EMFNEFDKRYAQGKGFITMALNSCHTSSLPTPEDKEQAQQTHHEVLMSLILGLLRSWNDPLYHL
VTEVRGMKGAPDAILSRAIEIEEENKRLLEGMEMIFGQVIPGAKETEPYPVWSGLPSLQTKDED
ARYSAFYNLLHCLRRDSSKIDTYLKLLNCRIIYNNNC*

>MCHU - Calmodulin - Human, rabbit, bovine, rat, and chicken
MADQLTEEQIAEFKEAFSLFDKDGDGTITTKELGTVMRSLGQNPTEAELQDMINEVDADGNGTID
FPEFLTMMARKMKDTDSEEEIREAFRVFDKDGNGYISAAELRHVMTNLGEKLTDEEVDEMIREA
DIDGDGQVNYEEFVQMMTAK*

>gi|5524211|gb|AAD44166.1| cytochrome b [Elephas maximus maximus]
LCLYTHIGRNIYYGSYLYSETWNTGIMLLLITMATAFMGYVLPWGQMSFWGATVITNLFSAIPYIGTNLV
EWIWGGFSVDKATLNRFFAFHFILPFTMVALAGVHLTFLHETGSNNPLGLTSDSDKIPFHPYYTIKDFLG
LLILILLLLLLALLSPDMLGDPDNHMPADPLNTPLHIKPEWYFLFAYAILRSVPNKLGGVLALFLSIVIL
GLMPFLHTSKHRSMMLRPLSQALFWTLTMDLLTLTWIGSQPVEYPYTIIGQMASILYFSIILAFLPIAGX
IENY

A multiple-sequence FASTA format, or multi-FASTA format, would be obtained by concatenating several single-sequence FASTA files in one file. This does not imply a contradiction with the format as only the first line in a FASTA file may start with a ";" or ">", forcing all subsequent sequences to start with a ">" in order to be taken as separate sequences (and further forcing the exclusive reservation of ">" for the sequence definition line). Thus, the examples above would be a multi-FASTA file if taken together.

Modern bioinformatics programs that rely on the FASTA format expect the sequence headers to be preceded by ">". The sequence is generally represented as "interleaved", or on multiple lines as in the above example, but may also be "sequential", or on a single line. Running different bioinformatics programs may require conversions between "sequential" and "interleaved" FASTA formats.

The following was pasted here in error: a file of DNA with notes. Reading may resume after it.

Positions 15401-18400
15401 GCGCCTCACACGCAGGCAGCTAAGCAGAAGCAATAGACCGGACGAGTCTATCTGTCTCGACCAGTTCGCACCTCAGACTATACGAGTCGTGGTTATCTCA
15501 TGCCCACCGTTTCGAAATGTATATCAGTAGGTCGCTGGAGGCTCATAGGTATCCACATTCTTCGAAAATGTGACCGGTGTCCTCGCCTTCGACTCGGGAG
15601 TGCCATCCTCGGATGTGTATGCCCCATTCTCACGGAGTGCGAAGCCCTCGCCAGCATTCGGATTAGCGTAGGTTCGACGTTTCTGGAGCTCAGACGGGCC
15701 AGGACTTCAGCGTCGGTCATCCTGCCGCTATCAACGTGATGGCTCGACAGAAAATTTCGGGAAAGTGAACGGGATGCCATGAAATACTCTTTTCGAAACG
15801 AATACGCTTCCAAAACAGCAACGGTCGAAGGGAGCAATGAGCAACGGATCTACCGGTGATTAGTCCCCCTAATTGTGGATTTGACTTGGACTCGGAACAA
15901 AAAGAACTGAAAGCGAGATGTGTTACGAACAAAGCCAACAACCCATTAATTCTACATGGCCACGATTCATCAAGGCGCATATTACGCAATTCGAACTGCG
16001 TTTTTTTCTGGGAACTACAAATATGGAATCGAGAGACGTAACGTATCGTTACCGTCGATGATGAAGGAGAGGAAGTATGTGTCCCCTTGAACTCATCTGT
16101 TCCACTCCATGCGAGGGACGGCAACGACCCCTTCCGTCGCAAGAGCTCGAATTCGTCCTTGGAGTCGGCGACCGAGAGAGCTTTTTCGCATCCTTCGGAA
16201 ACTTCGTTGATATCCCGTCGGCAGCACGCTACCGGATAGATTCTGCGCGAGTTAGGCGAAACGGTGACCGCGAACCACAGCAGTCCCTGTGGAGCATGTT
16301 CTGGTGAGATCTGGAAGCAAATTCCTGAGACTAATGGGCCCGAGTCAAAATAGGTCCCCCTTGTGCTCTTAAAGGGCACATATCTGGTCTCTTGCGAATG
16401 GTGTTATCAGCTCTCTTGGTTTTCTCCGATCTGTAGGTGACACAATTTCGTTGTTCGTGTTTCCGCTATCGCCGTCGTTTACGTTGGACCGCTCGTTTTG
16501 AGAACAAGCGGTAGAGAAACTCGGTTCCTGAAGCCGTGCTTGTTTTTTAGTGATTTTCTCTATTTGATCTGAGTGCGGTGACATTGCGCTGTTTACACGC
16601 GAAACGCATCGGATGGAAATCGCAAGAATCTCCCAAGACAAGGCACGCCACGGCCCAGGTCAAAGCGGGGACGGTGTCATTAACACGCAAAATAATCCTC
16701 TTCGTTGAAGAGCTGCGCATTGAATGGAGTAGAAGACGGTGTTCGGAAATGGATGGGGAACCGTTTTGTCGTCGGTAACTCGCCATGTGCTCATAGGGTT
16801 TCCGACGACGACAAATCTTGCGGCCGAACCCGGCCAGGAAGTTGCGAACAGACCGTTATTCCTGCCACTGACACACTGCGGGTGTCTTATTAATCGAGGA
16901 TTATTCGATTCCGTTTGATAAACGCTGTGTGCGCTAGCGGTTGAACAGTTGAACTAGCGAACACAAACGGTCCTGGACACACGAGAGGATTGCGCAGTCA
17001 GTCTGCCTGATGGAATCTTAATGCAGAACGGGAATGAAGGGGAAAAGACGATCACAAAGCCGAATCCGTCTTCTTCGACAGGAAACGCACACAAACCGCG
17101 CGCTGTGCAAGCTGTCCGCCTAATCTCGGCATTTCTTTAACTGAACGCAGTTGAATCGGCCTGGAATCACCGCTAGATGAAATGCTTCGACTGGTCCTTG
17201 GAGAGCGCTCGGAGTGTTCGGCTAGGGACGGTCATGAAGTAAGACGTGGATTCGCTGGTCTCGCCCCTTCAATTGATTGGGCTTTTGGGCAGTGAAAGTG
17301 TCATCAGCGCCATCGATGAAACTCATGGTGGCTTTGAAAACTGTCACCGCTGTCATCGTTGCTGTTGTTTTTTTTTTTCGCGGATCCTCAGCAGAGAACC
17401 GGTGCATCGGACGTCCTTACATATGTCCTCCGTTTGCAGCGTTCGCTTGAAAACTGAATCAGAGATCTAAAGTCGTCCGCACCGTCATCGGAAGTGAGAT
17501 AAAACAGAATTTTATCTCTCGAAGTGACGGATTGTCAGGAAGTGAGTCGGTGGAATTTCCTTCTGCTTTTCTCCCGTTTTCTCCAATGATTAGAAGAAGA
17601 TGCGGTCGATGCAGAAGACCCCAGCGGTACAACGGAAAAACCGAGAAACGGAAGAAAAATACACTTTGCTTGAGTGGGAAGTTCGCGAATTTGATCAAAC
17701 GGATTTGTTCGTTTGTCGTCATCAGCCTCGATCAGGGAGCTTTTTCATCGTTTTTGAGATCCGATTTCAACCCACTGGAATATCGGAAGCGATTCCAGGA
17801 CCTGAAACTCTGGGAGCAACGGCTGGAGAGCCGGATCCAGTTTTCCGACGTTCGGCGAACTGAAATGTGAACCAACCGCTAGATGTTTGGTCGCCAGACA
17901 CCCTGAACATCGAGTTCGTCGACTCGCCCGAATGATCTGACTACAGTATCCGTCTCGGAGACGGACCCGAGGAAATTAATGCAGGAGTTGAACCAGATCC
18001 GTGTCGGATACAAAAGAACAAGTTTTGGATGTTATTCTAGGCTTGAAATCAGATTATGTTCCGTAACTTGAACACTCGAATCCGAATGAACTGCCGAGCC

Description line

The description line (defline) or header/identifier line, which begins with ">", gives a name and/or a unique identifier for the sequence, and may also contain additional information. In a deprecated practice, the header line sometimes contained more than one header, separated by a ^A (Control-A) character. In the original Pearson FASTA format, one or more comments, distinguished by a semi-colon at the beginning of the line, may occur after the header. Some databases and bioinformatics applications do not recognize these comments and follow the NCBI FASTA specification. An example of a multiple sequence FASTA file follows:

>SEQUENCE_1
MTEITAAMVKELRESTGAGMMDCKNALSETNGDFDKAVQLLREKGLGKAAKKADRLAAEG
LVSVKVSDDFTIAAMRPSYLSYEDLDMTFVENEYKALVAELEKENEERRRLKDPNKPEHK
IPQFASRKQLSDAILKEAEEKIKEELKAQGKPEKIWDNIIPGKMNSFIADNSQLDSKLTL
MGQFYVMDDKKTVEQVIAEKEKEFGGKIKIVEFICFEVGEGLEKKTEDFAAEVAAQL
>SEQUENCE_2
SATVSEINSETDFVAKNDQFIALTKDTTAHIQSNSLQSVEELHSSTINGVKFEEYLKSQI
ATIGENLVVRRFATLKAGANGVVNGYIHTNGRVGVVIAAACDSAEVASKSRDLLRQICMH

NCBI identifiers

The NCBI defined a standard for the unique identifier used for the sequence (SeqID) in the header line. This allows a sequence that was obtained from a database to be labelled with a reference to its database record. The database identifier format is understood by the NCBI tools like makeblastdb and table2asn. The following list describes the NCBI FASTA defined format for sequence identifiers.[9]

Type Format(s) Example(s)
local (i.e. no database reference) lcl|integer

lcl|string

lcl|123

lcl|hmm271

GenInfo backbone seqid bbs|integer bbs|123
GenInfo backbone moltype bbm|integer bbm|123
GenInfo import ID gim|integer gim|123
GenBank gb|accession|locus gb|M73307|AGMA13GT
EMBL emb|accession|locus emb|CAM43271.1|
PIR pir|accession|name pir||G36364
SWISS-PROT sp|accession|name sp|P01013|OVAX_CHICK
patent pat|country|patent|sequence-number pat|US|RE33188|1
pre-grant patent pgp|country|application-number|sequence-number pgp|EP|0238993|7